Three pillars of the Old Testament. But what did they do? Why are they in the Bible?
Raising a Leader
The period of Judges (about 100 years after the death of Joshua) was not working. Sin after sin the Israelites committed. God realized He had to do something else. And fast.
Enter the rise of kings for Israel. This is not something God had ever intended for the Israelites, but it was needed. The Philistines, Israel’s nemesis for centuries, was pressing in, threatening all of the tribes of Israel for territory. They boasted of chariots and a better organizational structure. What was Israel to do?
The Story of Hannah
God had a plan. Using the pain of not having a child, Hannah prays to God for a son whom she’ll dedicate to the Lord. This son is Samuel who would grow into one of the greatest leaders Israel ever had. He had three roles to play:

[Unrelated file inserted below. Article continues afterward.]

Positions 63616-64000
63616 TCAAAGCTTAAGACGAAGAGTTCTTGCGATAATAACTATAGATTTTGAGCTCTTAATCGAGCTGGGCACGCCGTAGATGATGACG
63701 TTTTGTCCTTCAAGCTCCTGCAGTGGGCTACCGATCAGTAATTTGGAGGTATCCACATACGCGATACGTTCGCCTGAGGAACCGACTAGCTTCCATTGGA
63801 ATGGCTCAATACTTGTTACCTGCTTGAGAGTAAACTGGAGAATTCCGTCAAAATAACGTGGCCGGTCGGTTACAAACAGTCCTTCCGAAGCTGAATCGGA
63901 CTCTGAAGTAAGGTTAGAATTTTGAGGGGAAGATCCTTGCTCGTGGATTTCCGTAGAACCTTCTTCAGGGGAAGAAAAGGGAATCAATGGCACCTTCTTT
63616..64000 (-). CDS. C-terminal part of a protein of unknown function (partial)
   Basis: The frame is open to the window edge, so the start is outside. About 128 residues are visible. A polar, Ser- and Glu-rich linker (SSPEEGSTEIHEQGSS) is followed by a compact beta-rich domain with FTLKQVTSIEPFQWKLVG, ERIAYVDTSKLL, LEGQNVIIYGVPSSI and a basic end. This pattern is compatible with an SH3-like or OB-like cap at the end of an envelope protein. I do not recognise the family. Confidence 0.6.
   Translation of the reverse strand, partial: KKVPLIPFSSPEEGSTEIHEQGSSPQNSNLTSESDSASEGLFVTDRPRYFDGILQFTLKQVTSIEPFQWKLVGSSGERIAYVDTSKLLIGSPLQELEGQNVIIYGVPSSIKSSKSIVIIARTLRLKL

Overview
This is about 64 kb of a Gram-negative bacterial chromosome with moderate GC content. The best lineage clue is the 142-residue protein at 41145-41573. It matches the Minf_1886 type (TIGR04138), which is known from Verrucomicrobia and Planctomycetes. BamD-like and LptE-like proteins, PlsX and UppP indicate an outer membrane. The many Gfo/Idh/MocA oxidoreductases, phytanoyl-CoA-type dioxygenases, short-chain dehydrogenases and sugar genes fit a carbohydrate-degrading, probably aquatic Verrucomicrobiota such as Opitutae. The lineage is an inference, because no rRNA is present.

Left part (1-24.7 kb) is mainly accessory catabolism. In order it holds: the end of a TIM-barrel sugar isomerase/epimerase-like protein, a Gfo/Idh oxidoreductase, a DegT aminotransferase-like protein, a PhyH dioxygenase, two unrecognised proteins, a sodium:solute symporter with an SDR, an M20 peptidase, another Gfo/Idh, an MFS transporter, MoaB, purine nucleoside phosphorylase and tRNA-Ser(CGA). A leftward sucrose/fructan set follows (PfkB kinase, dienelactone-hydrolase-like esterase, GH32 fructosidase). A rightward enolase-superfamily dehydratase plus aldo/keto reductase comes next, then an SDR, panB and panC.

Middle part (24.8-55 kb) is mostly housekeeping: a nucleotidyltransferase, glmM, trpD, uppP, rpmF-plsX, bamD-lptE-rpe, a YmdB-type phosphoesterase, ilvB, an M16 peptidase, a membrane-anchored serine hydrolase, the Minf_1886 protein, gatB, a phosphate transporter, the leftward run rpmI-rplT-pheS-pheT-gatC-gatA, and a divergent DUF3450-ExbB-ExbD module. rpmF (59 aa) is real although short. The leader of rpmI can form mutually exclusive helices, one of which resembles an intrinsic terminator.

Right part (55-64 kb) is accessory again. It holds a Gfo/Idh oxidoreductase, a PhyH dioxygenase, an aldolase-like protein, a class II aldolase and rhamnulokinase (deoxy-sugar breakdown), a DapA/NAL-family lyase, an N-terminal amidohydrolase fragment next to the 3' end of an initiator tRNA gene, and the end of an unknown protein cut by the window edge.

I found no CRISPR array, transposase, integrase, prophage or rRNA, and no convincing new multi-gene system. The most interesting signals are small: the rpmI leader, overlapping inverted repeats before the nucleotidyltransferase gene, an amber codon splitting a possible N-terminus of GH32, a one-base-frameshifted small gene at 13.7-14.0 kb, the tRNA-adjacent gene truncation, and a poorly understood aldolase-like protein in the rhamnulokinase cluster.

- Prophet–discerning God’s will
- Priest–led Israel in worship
- Military leader–led Israel against enemies in battle
He and God chose Israel’s first two kings.
From Hannah’s bitter pain comes great promise. Despite being made fun of and taunted for having no children, she had one of the greatest leaders of all time. She definitely got the last laugh. The Israelites followed the same path: from pain comes promise.
The Best Leaders are God’s Leaders
- Samuel was chosen over Eli’s sons to lead Israel because he listened to God.
- David, a poor shepherd boy, was chosen to lead Israel because he listened to God.
Samuel: A Transition between Judges and Kings
Samuel unites Israel for the first time in over a century, bringing the Israelites close to being a nation again. He anoints Israel’s first two kings and deposes one who doesn’t measure up (Saul). He delivered both good and bad news and had God’s ear. He settled disputes as a judge and prayed consistently. His life ended with not one black mark on his record, and the people loved him.